In one embodiment, the longitudinally extending channel slidably engages the deployed deck panels and is capable of linear movement perpendicular to the mating faces of the deployed deck panels. This arrangement may further include a stop bracket affixed to one panel limiting the sliding movement of the channel to facilitate optimal positioning of the channel relative to the panels. In another embodiment, the first side of the elongated body of the bracket is pivotably secured to one of the deck panels of the pair and the longitudinally extending channel pivotably engages the deployed deck panels.
In a preferred embodiment, the deck support system also includes a horizontal starter panel secured at the front of the freight compartment between the side walls and adjacent at least one pair of the deployed deck panels. In this embodiment, a support bracket is secured to the starter panel to support a pair of deployed deck panels adjacent the starter panel.
Advantageously, the deck support system of the present invention supports articles more efficiently than prior art systems for transportation purposes. In particular, the deck support system is lightweight and is of highly efficient design whereby the deck can be economically installed in a vehicle, each individual intermediate deck is adequately supported and can be locked together with other decks, and the system can be efficiently operated by a single user.
Furthermore, the hinge aspect of the present invention can be applied in many contexts other than those described herein. This aspect of the invention provides a hinge structure, comprising a first member defining one or more pockets therein, the one or more pockets each defining an elongate channel positioned along a pivot axis; and a second member defining at least one flexible projection sized and shaped to be snapped into and retained within one of the pockets so as to allow pivotal movement of the first member with respect to the second member about the pivot axis. In alternative embodiments, the flexible projection is of a flexibility selected so that one person can force the flexible projection to be snapped into and pulled out of the pocket. Similarly, each elongate channel may include a part-circular cross section that extends beyond 180 degrees so as to allow the pocket to trap the flexible projection when the flexible projection is forced to flex and snap into the pocket, and the flexible projection may comprise an arcuate finger that lies along a portion of a circle.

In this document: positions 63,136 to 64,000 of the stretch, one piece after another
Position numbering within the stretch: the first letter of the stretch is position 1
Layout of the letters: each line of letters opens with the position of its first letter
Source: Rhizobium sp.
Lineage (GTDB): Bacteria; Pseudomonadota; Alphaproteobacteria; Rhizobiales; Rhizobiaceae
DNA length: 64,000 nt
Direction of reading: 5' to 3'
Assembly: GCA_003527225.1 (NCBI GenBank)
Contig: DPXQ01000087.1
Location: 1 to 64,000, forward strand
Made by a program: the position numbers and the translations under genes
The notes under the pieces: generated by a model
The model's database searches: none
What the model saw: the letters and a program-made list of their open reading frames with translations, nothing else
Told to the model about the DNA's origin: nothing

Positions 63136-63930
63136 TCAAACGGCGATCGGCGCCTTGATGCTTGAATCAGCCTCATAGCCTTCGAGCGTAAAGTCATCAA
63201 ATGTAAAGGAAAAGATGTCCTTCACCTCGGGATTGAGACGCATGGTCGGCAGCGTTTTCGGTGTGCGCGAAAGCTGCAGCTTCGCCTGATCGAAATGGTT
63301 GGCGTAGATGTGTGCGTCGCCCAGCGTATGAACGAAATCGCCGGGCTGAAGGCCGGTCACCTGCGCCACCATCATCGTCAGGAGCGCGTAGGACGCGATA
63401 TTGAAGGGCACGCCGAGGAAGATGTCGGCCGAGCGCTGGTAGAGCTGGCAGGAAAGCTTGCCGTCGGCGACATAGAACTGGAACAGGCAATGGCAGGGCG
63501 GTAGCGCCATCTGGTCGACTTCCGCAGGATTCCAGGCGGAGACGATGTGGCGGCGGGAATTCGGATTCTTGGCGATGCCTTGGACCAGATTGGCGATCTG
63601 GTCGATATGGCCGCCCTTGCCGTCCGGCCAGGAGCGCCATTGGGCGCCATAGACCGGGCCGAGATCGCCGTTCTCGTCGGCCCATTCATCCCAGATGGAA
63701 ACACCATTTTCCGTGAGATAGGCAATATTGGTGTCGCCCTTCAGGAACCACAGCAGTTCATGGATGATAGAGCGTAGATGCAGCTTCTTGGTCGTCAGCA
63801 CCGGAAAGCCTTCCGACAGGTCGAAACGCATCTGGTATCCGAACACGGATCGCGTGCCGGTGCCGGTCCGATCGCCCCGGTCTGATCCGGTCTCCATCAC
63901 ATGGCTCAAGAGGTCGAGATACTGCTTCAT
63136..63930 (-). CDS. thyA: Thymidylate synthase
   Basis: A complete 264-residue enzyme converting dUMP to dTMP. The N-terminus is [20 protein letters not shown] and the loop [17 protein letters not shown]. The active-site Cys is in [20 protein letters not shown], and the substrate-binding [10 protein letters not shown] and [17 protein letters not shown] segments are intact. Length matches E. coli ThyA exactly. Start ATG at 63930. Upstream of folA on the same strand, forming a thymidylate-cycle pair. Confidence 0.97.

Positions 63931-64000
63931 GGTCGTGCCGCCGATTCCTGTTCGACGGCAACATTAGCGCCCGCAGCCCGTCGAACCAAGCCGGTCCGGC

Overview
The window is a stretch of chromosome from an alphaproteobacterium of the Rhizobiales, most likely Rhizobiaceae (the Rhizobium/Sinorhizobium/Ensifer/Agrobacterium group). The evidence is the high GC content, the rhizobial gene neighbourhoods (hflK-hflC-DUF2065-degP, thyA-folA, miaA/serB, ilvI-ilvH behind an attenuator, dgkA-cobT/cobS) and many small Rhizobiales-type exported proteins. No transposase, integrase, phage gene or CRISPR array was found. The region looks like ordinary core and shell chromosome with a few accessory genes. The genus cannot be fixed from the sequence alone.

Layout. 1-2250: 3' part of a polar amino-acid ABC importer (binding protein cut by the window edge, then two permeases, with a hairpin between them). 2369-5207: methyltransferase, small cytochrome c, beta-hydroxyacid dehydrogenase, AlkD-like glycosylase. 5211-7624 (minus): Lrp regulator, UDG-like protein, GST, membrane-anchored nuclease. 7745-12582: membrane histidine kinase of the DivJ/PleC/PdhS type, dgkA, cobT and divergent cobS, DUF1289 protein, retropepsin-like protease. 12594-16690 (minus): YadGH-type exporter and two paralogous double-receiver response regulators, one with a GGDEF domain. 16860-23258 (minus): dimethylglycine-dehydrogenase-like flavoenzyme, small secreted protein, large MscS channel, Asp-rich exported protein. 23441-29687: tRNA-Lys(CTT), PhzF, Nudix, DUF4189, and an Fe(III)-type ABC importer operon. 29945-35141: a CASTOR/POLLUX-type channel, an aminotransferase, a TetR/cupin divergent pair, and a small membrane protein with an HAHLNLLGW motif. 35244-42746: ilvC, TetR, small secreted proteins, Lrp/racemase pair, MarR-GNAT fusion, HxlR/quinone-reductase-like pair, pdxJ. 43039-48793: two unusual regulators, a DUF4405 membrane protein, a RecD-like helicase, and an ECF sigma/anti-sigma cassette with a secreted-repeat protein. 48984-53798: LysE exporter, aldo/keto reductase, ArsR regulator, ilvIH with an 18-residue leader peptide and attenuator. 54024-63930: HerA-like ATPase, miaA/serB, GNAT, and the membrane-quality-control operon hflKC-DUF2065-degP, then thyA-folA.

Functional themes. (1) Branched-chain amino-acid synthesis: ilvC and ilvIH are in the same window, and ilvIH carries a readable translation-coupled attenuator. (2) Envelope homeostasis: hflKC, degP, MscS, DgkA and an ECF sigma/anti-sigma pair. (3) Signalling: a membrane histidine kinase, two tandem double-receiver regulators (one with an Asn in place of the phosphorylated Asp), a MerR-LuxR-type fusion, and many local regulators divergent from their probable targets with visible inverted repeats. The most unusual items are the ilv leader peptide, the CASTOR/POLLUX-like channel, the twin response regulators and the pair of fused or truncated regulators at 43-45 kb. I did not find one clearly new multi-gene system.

In one embodiment of the hinge structure, the second member may comprise a plurality of the flexible projections connected to a base, and the flexible projections may comprise arcuate fingers that lie along a portion of a circle and are attached at one end to the base. In this case the arcuate fingers may include at least one arcuate finger having a direction of curvature opposite from a direction of curvature of at least one other arcuate finger. The one or more channels may each define an elongate opening through which the fingers extend, the opening being sufficiently wide to allow the second member to rotate from a generally horizontal position to a generally upright position.